Uber is looking towards the future of transportation with plans to send taxis into the sky by as early as 2020.
Uber Technologies intends to set up networks of flying cars in Dallas, Texas and Dubai, United Arab Emirates, Holden announced during the Elevate Summit in Dallas on Tuesday. The firm says that the cost will reduce over time so much so that'll it'll one day be cheaper to use Uber's flying taxi service than to run a vehicle. Anyone else finding this all a bit suspish? And it also revealed the company the starting Uber flying cars upgrade summit in Dallas.
Well, if anyone can do it, it's probably Travis Kalanick. Many hurdles remain to making flying cars safe, affordable and reliable.
The firm estimates that the two-hour drive between San Francisco's Marina neighbourhood to downtown San Jose would take just 15 minutes in a VTOL aircraft.
Uber looks to soar with flying taxis by 2020
In effect Uber will be using the much more exciting, Jetsons sense of the term: a future that lifts you over the brutality of traffic jams and congested roads. In addition to ridesharing in some 80 countries, Uber is also testing self-driving cars in three U.S. metro areas. It also said it's working with Hillwood Properties in Dallas-Fort Worth and several other real estate firms in Dubai to choose sites and construct ports for vehicle takeoffs and landings. Uber is developing the vehicles with five partners, including aviation companies like Bell Helicopter and Embraer.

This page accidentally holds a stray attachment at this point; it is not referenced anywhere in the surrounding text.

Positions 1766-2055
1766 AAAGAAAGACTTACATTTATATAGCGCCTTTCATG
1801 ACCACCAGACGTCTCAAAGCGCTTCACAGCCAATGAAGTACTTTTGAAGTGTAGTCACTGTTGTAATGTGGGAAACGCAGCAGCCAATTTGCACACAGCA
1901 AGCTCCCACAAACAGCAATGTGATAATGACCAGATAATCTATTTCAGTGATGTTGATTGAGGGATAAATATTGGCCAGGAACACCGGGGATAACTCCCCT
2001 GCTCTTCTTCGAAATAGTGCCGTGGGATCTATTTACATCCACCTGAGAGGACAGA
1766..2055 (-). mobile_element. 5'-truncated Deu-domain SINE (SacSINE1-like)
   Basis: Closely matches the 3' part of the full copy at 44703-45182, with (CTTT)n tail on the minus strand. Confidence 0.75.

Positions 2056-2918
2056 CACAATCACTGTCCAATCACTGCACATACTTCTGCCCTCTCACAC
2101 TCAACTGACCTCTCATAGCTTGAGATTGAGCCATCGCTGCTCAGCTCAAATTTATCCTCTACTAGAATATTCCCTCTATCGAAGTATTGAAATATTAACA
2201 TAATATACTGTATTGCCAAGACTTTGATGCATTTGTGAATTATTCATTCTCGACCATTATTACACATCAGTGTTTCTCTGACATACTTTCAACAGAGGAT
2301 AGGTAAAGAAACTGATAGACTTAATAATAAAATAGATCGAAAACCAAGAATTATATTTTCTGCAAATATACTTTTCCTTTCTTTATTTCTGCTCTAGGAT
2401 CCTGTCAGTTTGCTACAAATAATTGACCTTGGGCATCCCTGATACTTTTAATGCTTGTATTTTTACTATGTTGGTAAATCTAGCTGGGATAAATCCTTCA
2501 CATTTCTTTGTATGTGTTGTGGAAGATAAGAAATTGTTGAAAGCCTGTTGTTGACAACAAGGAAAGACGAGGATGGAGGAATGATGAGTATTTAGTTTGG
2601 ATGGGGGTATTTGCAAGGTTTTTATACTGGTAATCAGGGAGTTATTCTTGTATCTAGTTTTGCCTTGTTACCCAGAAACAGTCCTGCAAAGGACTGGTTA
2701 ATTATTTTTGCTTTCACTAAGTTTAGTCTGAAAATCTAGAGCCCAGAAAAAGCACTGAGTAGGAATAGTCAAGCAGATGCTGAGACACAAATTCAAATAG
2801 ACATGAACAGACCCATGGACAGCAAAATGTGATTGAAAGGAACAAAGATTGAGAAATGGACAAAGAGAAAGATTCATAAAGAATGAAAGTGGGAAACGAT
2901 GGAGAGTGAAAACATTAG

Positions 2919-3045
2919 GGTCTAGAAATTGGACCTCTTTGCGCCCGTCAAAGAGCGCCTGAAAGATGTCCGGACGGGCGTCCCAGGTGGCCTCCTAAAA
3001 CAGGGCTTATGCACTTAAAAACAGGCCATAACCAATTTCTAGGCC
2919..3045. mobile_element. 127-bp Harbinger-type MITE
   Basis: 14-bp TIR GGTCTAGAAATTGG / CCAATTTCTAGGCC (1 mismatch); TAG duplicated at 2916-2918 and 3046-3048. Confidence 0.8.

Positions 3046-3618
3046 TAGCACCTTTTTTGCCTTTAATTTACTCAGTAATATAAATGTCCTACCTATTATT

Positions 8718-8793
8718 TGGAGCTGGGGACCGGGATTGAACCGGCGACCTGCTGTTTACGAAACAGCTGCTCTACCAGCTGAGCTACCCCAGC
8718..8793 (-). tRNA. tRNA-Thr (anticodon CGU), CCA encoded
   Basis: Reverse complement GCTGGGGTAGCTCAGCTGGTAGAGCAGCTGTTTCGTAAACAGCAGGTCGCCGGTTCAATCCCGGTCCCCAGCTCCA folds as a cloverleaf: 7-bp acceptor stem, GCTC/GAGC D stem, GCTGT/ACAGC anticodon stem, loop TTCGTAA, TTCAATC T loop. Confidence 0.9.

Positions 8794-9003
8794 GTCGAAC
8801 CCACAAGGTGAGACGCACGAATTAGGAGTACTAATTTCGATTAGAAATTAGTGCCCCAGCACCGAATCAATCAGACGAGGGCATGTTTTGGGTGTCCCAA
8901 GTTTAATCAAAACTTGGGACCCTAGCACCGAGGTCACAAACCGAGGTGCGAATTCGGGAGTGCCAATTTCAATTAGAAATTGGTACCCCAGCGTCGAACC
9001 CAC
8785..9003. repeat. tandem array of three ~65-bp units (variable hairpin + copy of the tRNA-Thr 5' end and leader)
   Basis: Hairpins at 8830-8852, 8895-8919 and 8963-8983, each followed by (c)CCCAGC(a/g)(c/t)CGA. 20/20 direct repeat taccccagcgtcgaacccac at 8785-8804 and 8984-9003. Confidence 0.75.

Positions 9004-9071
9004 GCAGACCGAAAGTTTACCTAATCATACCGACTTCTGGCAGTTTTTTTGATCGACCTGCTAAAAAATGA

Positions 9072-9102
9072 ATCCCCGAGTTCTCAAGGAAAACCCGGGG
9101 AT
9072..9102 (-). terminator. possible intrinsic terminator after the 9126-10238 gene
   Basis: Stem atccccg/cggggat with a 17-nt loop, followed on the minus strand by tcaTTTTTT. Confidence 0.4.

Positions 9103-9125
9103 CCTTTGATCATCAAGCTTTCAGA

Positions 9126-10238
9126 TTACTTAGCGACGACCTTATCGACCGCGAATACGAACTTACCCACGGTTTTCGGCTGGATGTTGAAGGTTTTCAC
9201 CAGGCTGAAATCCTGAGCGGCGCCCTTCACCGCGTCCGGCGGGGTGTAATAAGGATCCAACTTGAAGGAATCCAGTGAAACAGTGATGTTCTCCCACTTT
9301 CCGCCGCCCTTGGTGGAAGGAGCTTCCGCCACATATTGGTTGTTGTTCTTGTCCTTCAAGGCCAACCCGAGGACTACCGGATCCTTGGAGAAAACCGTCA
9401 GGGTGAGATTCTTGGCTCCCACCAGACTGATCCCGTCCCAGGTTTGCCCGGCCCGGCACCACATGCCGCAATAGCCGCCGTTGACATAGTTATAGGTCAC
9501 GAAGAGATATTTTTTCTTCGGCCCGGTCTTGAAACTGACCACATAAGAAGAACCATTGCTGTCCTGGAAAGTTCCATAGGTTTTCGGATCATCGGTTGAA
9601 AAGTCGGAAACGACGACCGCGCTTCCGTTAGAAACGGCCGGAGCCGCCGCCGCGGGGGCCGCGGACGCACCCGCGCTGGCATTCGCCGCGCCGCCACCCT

Uber will build take-off and landing pads called "vertiports" and charging stations for the electrically powered flying taxis.
When Uber first introduced the concept of ride-hailing, the company single-handedly led a revolution in the transportation industry-one that is still ongoing.
Uber has a value of $70 billion, at the present, which signifies that it has enough capital to spend on futuristic ventures such as the Uber Elevate Network. Previously, Uber has mentioned that it's VTOL flying vehicles may be possible to travel at more than 100MPH, operate directly due to electric motors and move more than 200 passengers-miles on which works out to the equivalent of the single gallon of fuel.
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He has also described Germany's migrant policy as a "catastrophic mistake" and threatened to put import tariffs on German cars. Phil Hogan, the agriculture commissioner, suggested Britain is facing a "bloodbath" over a proposed trade deal with the US.